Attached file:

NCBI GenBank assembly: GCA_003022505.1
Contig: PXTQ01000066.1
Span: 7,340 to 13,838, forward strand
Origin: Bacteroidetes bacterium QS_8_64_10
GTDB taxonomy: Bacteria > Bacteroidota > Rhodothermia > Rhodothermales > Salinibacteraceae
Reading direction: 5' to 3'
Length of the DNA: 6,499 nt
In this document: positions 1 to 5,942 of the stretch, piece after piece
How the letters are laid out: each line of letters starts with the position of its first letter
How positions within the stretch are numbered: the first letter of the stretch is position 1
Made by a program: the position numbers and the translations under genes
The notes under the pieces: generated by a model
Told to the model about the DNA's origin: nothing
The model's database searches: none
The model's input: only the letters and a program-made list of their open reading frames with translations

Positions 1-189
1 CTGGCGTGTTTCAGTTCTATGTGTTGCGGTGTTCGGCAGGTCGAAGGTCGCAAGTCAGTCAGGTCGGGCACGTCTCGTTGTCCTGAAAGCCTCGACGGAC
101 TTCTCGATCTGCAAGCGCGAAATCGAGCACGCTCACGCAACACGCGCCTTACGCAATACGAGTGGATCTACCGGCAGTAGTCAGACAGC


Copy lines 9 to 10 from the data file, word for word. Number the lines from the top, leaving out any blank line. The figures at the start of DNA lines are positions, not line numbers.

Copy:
How the letters are laid out: each line of letters starts with the position of its first letter
How positions within the stretch are numbered: the first letter of the stretch is position 1